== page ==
Which brings me to a look at a recent John Pilger article on anti-americanism.

What is most extraordinary about the United States today is the rejection and defiance, in so many attitudes, of the all-pervasive historical and contemporary propaganda of the “invisible government”. Credible polls have long confirmed that more than two-thirds of Americans hold progressive views. A majority want the government to care for those who cannot care for themselves. They would pay higher taxes to guarantee health care for everyone. They want complete nuclear disarmament; 72 per cent want the US to end its colonial wars; and so on. They are informed, subversive, even “anti-American”.

This links with the earlier work of Paul Ray on cultural creatives and progressives in US society; the “moral majority” who are often portrayed as conservative traditionalists but more often than not are informed social progressives. The people who are:

feminist, ecological, anti-globalization, pro-civil-rights, pro-peace, pro-health-care, pro-education, pro-natural/organic and even pro-spiritual movements that together make up the New Progressives.

From a political point of view, who is representing these people? And do they care sufficiently to make concrete changes in their world, to transform their views from personal beliefs to a social movement?

This article from The National has a different take, questioning whether the rise of disaffection in right-wing traditional areas of the US as a result of the GFC, declining standards of living, globalisation concerns with a loss of manufacturing jobs in the heartland, long-running wars and the election of Obama to the US presidency, could lead to a rebirth of nativist sentiment fuelled by shock-jocks and the tabloid press.

From this uncertainty, one thing is certain though.  The future will be decided by how these cultural forces play out rather than by external technological drivers.  Will there be a sufficient groundswell of public support for progressive points of view embracing social responsibility, ecological sustainability and a love of foreign cultures to overcome traditionalist perspectives that promote fear of the unknown?  Whose spin will win?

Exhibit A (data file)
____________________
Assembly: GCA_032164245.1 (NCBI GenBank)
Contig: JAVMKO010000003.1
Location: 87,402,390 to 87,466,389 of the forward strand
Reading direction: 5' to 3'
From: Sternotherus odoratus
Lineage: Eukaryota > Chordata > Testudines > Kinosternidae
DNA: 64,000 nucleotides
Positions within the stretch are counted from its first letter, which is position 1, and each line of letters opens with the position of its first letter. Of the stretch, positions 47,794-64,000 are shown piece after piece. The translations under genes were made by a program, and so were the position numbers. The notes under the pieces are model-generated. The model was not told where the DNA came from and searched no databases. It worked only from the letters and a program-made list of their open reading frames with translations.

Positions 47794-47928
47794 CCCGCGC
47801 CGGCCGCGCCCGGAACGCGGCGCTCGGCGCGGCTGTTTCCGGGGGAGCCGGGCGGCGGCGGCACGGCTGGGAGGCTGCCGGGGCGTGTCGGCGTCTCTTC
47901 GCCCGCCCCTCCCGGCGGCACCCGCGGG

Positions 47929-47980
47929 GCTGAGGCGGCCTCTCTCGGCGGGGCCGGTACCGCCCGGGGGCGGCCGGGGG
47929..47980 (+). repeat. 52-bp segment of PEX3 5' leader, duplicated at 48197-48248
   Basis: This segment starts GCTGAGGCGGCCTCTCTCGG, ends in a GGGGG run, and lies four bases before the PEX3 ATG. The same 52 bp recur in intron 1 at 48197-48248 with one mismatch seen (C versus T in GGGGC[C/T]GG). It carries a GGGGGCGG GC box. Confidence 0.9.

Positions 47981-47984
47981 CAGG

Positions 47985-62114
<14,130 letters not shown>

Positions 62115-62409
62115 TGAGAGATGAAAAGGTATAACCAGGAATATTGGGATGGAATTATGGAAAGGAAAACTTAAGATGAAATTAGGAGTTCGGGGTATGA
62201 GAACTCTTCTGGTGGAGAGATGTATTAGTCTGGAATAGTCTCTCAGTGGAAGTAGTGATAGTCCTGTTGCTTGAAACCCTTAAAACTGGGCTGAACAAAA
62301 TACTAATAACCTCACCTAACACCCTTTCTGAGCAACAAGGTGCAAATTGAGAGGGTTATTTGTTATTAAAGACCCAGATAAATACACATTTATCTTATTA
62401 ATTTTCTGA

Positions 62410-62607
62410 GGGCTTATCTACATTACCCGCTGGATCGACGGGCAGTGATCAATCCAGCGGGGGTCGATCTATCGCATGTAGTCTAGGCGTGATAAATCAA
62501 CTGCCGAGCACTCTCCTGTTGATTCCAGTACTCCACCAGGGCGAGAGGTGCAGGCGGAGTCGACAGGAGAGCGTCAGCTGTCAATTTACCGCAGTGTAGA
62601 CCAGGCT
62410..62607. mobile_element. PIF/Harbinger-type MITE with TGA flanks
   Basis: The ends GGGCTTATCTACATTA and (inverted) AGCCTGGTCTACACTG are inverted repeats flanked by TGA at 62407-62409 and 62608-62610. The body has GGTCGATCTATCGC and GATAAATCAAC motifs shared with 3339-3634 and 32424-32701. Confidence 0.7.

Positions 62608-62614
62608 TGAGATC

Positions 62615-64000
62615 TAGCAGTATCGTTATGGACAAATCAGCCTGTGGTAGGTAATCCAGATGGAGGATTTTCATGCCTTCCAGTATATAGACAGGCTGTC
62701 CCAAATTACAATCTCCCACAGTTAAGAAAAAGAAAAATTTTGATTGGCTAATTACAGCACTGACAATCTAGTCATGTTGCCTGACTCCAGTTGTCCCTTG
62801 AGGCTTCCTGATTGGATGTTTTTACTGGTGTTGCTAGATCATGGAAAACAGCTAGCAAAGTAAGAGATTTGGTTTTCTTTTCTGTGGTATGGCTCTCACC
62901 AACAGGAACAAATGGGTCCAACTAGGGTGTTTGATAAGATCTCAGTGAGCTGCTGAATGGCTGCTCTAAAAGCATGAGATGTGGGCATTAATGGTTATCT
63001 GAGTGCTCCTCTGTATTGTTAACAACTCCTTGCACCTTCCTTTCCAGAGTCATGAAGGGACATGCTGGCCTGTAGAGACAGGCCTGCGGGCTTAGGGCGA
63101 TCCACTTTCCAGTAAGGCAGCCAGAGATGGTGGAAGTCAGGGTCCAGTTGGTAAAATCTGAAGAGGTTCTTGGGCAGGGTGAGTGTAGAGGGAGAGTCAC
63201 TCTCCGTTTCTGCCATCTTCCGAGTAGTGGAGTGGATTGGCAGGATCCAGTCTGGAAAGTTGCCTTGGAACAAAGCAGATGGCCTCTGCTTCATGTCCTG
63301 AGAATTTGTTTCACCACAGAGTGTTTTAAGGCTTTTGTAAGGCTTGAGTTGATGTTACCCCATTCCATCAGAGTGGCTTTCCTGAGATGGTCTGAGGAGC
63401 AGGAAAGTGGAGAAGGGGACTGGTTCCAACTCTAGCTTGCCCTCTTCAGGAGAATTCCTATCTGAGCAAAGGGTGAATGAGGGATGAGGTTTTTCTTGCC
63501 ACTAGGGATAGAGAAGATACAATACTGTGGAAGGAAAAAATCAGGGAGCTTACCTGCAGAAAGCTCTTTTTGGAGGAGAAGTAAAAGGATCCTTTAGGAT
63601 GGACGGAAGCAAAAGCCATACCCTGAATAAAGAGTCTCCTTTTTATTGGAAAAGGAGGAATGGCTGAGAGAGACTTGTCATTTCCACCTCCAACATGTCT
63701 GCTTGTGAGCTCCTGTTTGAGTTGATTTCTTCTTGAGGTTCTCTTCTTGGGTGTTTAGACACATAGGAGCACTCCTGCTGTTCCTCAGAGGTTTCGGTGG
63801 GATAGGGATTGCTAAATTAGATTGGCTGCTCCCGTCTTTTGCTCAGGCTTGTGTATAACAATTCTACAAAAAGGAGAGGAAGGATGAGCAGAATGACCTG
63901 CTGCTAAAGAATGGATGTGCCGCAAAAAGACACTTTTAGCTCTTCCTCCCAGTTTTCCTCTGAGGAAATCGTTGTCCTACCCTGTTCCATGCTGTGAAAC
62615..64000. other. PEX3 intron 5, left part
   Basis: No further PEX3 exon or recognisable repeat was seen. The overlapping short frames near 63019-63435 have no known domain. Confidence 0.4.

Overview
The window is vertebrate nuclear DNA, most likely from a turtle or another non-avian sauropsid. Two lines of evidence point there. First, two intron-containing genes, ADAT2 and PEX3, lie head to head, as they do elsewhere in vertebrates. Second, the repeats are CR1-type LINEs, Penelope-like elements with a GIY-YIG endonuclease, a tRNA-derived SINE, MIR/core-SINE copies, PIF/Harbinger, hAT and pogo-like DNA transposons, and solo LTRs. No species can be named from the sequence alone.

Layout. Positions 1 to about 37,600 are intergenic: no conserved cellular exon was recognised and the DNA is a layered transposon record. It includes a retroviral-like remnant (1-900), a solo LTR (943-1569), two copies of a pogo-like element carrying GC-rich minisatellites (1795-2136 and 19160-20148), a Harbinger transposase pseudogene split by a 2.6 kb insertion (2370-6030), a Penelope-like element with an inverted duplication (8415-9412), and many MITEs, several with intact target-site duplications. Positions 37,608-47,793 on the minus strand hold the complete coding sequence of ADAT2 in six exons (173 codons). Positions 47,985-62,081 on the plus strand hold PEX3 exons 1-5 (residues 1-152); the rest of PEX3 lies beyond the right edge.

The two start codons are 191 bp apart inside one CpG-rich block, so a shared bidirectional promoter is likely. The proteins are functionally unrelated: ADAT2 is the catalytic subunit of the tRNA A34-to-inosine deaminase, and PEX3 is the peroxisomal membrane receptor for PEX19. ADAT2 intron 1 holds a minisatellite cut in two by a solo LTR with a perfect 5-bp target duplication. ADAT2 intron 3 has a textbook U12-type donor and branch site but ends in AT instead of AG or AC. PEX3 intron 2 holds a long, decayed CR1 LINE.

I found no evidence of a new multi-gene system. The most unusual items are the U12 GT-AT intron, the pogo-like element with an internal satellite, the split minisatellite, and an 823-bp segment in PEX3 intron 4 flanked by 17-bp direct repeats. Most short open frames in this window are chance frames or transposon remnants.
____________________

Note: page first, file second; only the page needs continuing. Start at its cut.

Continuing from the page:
Senate Independence and Government Control of Information

August 9, 2009

A great little quote from a report by Harry Evans who has been Clerk of the Australian Senate for at least the last 20 years. Now that is what I call experience!

More than ever before, independence in the legislature depends on the ability to obtain information that governments would rather conceal. Knowledge has always been power, but the management of information has become the key to government. The executive wants the public to receive only the information favourable to it, and strives to manage the release and the presentation of unfavourable information, and to keep much secret. A functioning legislature is essentially an instrument for breaking down that information management in the interest of the public’s ability to judge governments. It is in this role, however imperfectly, that the Senate, with its committee system and its culture of independence, has performed.

I have always appreciated the Upper House in Australia as a legislature of review or as Don Chipp said “to keep the bastards honest”.  As Australia has a very strong executive government that controls the votes of its backbenchers, this is even more important. The role of parliamentary clerks should not be underestimated as they provide senators with assistance and advice in a professional and apolitical manner in the interests of parliamentary oversight and transparency. These checks and balances strengthen the honesty of governance by asking the “inappropriate questions” that the government may wish to not be raised.

In places like Dubai where I currently reside, there is no bicameral system of government or a form of Westminster system.  The checks and balances cannot come from a Senate-type equivalent which raises the profile of both the media and the public service to promote transparency and provide information to the public so that there is greater awareness of local topics of interest.